Baking with convection yields a rounded, taller cookie with a crisp exterior. Even heat created by the air circulating in convection yields the irresistible combination of crunchy and gooey – and some say it’s the secret to the perfect cookie. But, if you prefer a softer, chewy cookie, use Bake mode without convection.
Should I bake with convection or regular?
Convection Oven Pros & Cons:
Pro! They cook faster: Food cooked in a convection oven is usually done about 25% faster than it is in a conventional oven. Con: Recipes don’t account for convection bake, so check for doneness at about 3/4 of the recommended cook time. Pro!
The simple answer to this question is, meet in the middle. Cookies should (almost) always be baked on the middle rack of the oven. The middle rack offers the most even heat and air circulation which helps cookies bake consistently.
A convection oven is suitable for baking fresh or frozen cookie dough. … If the cookie recipe calls for 12 minutes of baking in a 375-degree oven, then 10 minutes at 350 degrees might be just right in the convection oven.
Preheat the oven to 325 degrees F (300 degrees F convection.) Line baking sheets with parchment paper and place equal two 2 1/2-tablespoon portions on the baking sheets 3 inches apart. Use either a cookie scoop or cut the frozen dough into rounds.
When should you not use a convection oven?
When you shouldn’t use convection
Because the fan blows air around the inside of the oven, moist foods prone to shifting or splattering (like quick breads, custards, and other baked goods) can come out dry and unevenly baked. Sometimes cookies or cakes will show a “sand drift” pattern from the moving air.
What are the disadvantages of a convection oven?
Cons of Convection Ovens:
- Some fans can be louder than a traditional oven.
- They’re more expensive than traditional ovens.
- The fan can sometimes blow around foil or parchment paper, interfering with your food.
- Food is more susceptible to burn if the cooking time is not properly adjusted.
General rule– if you use a convection oven, reduce the oven temperature by 25°F.) Always go with your instincts. Cookies are done when the edges are set and lightly browned. The top centers can look slightly underbaked if you want a softer cookie.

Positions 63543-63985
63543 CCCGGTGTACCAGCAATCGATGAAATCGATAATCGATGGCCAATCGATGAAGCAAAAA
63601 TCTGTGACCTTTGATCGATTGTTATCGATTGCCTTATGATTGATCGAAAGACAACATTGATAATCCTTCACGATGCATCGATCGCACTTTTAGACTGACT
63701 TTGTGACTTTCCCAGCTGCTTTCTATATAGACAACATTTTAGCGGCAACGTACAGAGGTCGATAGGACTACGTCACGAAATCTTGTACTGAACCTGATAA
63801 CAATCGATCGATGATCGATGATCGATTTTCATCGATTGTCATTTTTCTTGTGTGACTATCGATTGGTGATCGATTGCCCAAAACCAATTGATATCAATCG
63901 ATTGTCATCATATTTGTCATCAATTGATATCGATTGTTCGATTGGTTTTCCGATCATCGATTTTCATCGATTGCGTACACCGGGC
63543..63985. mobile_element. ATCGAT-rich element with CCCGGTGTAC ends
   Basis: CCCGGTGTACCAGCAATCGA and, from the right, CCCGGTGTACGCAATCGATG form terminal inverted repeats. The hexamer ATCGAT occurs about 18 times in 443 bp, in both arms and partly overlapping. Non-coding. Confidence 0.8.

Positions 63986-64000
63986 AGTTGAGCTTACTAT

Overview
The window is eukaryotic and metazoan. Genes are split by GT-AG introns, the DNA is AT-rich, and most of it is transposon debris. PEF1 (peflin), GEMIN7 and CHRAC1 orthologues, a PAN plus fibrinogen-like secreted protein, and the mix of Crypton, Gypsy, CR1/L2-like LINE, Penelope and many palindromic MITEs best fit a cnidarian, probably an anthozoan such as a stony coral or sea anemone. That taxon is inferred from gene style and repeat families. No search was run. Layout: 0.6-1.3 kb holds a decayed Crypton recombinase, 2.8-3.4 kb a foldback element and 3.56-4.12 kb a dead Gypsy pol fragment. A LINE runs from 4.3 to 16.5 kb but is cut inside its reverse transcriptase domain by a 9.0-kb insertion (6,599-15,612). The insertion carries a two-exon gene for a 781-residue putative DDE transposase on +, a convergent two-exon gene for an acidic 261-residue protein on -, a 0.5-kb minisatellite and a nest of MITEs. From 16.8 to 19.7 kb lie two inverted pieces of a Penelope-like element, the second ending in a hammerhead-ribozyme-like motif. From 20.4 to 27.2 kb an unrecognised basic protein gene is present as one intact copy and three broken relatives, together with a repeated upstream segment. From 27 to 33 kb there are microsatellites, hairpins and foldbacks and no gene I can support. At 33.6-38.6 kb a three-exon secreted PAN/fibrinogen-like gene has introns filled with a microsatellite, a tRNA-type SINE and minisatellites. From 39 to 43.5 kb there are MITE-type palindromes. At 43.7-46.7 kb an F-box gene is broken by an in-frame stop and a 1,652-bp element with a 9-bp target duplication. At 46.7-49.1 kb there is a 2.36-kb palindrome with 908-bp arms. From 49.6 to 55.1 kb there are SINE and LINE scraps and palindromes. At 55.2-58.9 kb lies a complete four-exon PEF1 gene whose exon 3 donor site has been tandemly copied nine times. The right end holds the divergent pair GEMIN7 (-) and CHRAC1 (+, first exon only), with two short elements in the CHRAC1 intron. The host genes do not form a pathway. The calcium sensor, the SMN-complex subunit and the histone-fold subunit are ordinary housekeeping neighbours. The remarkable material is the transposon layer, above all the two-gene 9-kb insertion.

Mistake: When cookies turn out flat, the bad guy is often butter that is too soft or even melted. This makes cookies spread. The other culprit is too little flour—don’t hold back and make sure you master measuring. … If too-little flour was the issue, try adding an additional 1 to 2 tablespoons of flour to the dough.
How to flatten cookie dough with flair. … And there are no baking police: If your recipe tells you to flatten your cookies before baking, you just go ahead and do that however you want. So long as they end up evenly flat, that is; squashing cookies haphazardly under your palm means they may bake and brown unevenly.
Instead of following the recipe you’re currently on, find another one that uses baking soda and your cookies will spread more. Most cookie recipes use baking soda since it’s much better. Keep in mind that baking soda is 3-4x stronger than baking powder, so you can’t just interchange them.
If you absolutely need to bake more than one batch at a time for an event, holiday baking, etc– rotate the baking sheets from the top rack to bottom rack once halfway through the baking process. Ovens have hot spots! When it comes to baking cookies, it pays off to be a perfectionist!
4 Easy Ways to Make Perfectly Round Cookies
- Use paper towel cardboard rolls as a sling. When making icebox or slice-and-bake cookies, you usually roll the cookie dough into a log and chill to firm up before slicing and baking. …
- Use round cookie cutters. …
- Use ice cream or cookie scoops. …
- Roll the dough into smooth balls.
Secrets to Thick, Soft, & Chewy Chocolate Chip Cookies
- Underbaked cookies are the secret to softness.
- Using cornstarch in the dough is another secret to softness, as well as the secret to thickness.
- Using more brown sugar than white sugar results in a moister, softer cookie.
- Adding an extra egg yolk increases chewiness.